The Excavation Damage Prevention (EDP) toolbox is a collection of damage prevention shared learnings and practices for onshore, hazardous liquid transmission pipeline operation. The learnings and practices outlined may be utilized by an operator as information to be considered when analyzing, reviewing and/or modifying existing procedures. It is not intended to be utilized as a recommended practice or basis for regulation.
See EDP Toolbox website.
AOPL/API: U.S. Liquids Pipeline Usage & Mileage Report (November 2015)
API-AOPL Comments on OQ Cost Recovery Accident and Incident Notification(September 8, 2015)
API-AOPL Joint Comments regarding National Pipeline Mapping System (November 25, 2015)
Safety and Environmental Award Program
Eligible pipeline companies will find the materials for the API awards program for hazardous liquid pipeline safety and environmental performance for the year 2015. All hazardous liquid pipeline operators that are members of API and/or AOPL may apply for the awards, so long as they meet the eligibility criteria. The awards program is managed and maintained by the API Pipeline Environment, Health and Safety Group.
Where are the Pipelines?
More than 190,000 miles of liquid petroleum pipelines traverse the United States. They connect producing areas to refineries and chemical plants while delivering the products American consumers and businesses need. Pipelines are safe, efficient and, because most are buried, largely unseen. They move crude oil from oil fields on land and offshore to refineries where it is turned into fuels and other products, then from the refineries to terminals where fuels are trucked to retail outlets. Pipelines operate 24 hours a day, seven days a week.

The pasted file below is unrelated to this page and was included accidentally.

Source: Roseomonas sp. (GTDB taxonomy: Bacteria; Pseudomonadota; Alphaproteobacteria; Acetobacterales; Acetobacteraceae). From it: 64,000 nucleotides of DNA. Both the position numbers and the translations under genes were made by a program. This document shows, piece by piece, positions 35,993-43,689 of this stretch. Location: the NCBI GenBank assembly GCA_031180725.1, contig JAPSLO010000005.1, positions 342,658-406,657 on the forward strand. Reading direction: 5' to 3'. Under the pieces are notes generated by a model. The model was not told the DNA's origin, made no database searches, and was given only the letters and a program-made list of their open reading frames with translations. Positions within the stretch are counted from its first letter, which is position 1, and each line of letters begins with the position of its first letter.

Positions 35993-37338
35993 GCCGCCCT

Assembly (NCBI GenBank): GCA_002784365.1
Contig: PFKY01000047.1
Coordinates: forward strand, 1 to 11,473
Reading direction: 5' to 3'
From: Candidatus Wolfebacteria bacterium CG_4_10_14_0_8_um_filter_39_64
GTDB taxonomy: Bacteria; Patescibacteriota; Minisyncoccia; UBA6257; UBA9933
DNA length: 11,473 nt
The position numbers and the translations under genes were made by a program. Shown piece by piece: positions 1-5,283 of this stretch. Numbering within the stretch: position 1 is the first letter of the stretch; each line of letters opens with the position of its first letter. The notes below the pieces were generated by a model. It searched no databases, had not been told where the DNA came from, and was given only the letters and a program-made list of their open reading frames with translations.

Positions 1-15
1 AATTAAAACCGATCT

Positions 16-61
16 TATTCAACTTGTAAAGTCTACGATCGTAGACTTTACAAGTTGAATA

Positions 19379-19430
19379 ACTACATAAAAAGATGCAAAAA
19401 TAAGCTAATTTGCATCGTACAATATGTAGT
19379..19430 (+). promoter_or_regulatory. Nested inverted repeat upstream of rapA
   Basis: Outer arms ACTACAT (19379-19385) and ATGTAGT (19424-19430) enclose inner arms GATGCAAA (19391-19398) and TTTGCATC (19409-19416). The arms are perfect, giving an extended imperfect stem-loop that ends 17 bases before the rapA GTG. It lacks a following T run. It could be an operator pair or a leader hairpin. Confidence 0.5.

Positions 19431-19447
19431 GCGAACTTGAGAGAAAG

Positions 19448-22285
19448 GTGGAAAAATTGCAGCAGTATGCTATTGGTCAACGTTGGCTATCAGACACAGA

Natural Gas Pipelines
Natural gas is delivered directly to homes and businesses through local distribution lines from local distribution companies. Large distribution lines, called mains, move the gas close to cities. These main lines, along with the much smaller service lines that travel to homes and businesses account for the vast majority of the nation’s 2.4-million- mile underground pipeline system.
The pipeline industry has made a number of commitments to move towards their goal of zero incidents, from using the latest technologies, to creating recommended practices with regulators and forming industry work groups to share best practices. Pipeline operators are implementing integrity management programs to ensure their assets are maintained. These strategies include using in-line inspection tools, or “smart pigs,” to determine the condition of the pipeline. Smart pigs can detect corrosion, cracking or other defects in the pipe wall and are used to plan preventive maintenance. Operators also use this data to plan for future repairs.
Smart pigs aren’t the only tool used by the industry to ensure safety. Operators have invested financial resources to ensure their infrastructure is reliable, including spending over $2.2 billion in 2014 to evaluate, inspect and maintain pipelines. Pipeline companies finance research projects on various pipeline challenges, such as cracking, hydro-testing, and non-destructive examination. Some of this research is coordinated by the industry alone and additional work is completed by collaborating with pipeline regulatory agencies.
Learn more about additional pipeline initiatives to improve safety:
April is National Safe Digging Month! It's the time of year when the American Petroleum Institute encourages homeowners and professional excavators to call 811 and follow the safe digging process to help prevent injuries, property damage and inconvenient outages. Beneath America's cities and rural areas lies a complex network of pipelines, wires, conduits and cables. Some are buried only a few feet - or less - below the surface. Hitting these lines can damage them, disrupting service, resulting in costly repairs and possibly fines and even endangering lives. A federally-mandated national "Call Before You Dig" number, 811 was created to help protect you from unintentionally hitting underground utility lines while working on digging projects.